Athens is a fascinating city to walk around – the graphic street art, the omnipresent pieces of history, the incredible museums – but I didn’t quite fall in love with the city itself the way I’ve fallen in love with other places I’ve visited. I felt like most of the areas we saw fell into three categories: very touristy, too expensive for people with finite budgets to enjoy, or not especially well maintained. It was still very interesting to walk around, and I’m glad I went, but I didn’t feel the need to spend more than a couple of days there.
Mr. DitL and I have now had the great pleasure of visiting Venice on four separate occasions – every time I’ve attended VicenzaOro – and I’m still completely in love with the city. It’s just the strangest, dreamiest, most wonderful place.
This visit was lightning quick, but still a pleasure. We strolled along the canals, sipped wine and Aperol Spritzes, ate tiramisu, had bellinis at Harry’s, and strolled some more. I also discovered an amazing antique jewelry store during this visit to Venice, but you’ll have to wait to hear more about that!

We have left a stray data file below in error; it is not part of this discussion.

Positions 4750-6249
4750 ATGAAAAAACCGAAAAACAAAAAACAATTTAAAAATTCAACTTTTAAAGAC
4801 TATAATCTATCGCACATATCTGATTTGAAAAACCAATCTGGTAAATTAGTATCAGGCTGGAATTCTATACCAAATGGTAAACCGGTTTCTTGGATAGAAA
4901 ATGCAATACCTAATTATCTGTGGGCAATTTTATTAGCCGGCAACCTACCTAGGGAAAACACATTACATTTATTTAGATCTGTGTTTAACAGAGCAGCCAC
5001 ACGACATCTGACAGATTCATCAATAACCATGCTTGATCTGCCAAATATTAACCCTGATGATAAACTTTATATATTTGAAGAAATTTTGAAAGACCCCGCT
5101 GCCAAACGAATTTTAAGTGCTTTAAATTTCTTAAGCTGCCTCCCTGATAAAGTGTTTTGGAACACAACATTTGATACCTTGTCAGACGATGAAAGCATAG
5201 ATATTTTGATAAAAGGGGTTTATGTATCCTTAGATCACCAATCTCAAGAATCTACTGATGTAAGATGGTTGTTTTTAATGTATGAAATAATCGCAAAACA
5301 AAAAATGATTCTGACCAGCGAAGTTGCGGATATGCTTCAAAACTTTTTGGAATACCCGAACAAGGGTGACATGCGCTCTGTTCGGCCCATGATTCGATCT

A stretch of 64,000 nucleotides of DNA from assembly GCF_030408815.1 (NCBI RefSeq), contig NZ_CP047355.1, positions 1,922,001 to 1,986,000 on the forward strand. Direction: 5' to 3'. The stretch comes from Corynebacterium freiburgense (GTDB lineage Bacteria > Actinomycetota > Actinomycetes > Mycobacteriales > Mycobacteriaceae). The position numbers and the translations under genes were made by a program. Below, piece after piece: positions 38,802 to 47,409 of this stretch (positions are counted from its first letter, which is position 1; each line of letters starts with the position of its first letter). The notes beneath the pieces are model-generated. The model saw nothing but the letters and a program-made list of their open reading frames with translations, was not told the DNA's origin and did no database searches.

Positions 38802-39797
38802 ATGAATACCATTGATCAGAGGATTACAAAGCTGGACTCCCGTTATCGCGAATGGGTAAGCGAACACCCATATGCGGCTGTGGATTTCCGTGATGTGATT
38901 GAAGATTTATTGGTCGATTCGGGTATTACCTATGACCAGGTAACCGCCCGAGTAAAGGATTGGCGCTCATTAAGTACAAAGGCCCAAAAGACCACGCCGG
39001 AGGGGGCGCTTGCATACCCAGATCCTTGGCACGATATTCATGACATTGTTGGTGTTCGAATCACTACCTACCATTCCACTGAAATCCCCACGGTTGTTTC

If you’ve been reading Diamonds in the Library for any amount of time, you know I’ve had the honor of attending the VicenzaOro jewelry show in Vicenza, Italy, several times now. This year, for the first time, I actually got to spend some time exploring the city of Vicenza! The international press was invited to come early this year to take in some of the local sights, and I thoroughly enjoyed getting to learn more about this lovely little city I’d previously only driven through.
My two favorites were the Teatro Olimpico, and the Villa Valmarana ai Nani (Villa of the Dwarves), although I also enjoyed the Palladio Museum. The Teatro Olimpico was completed in the late 1500’s and a truly staggering amount of the original theater remains: including the trompe-l’œil onstage scenery, designed by Vincenzo Scamozzi for the theater’s very first performance in 1585. It is cleverly designed to give the effect of several city streets leading to a distant horizon and it is the oldest surviving stage set still in existence. So, so cool. Definitely visit if you ever have the chance!
The Villa Valmarana ai Nani (Villa of the Dwarves) is a beautiful residence known for its exceptional fresoes and named for the unusual seventeen statues of dwarves that guard the Villa’s outer wall. There seem to be a number of legends to explain these unusual statues, all sad stories with a daughter of the house at the center.
Like any adventure, our travels had their low points…but overall, it was an incredible pleasure and I’m grateful for every second of the trip.
What do you think, my dears? Do you like seeing the non-jewelry side of my travels?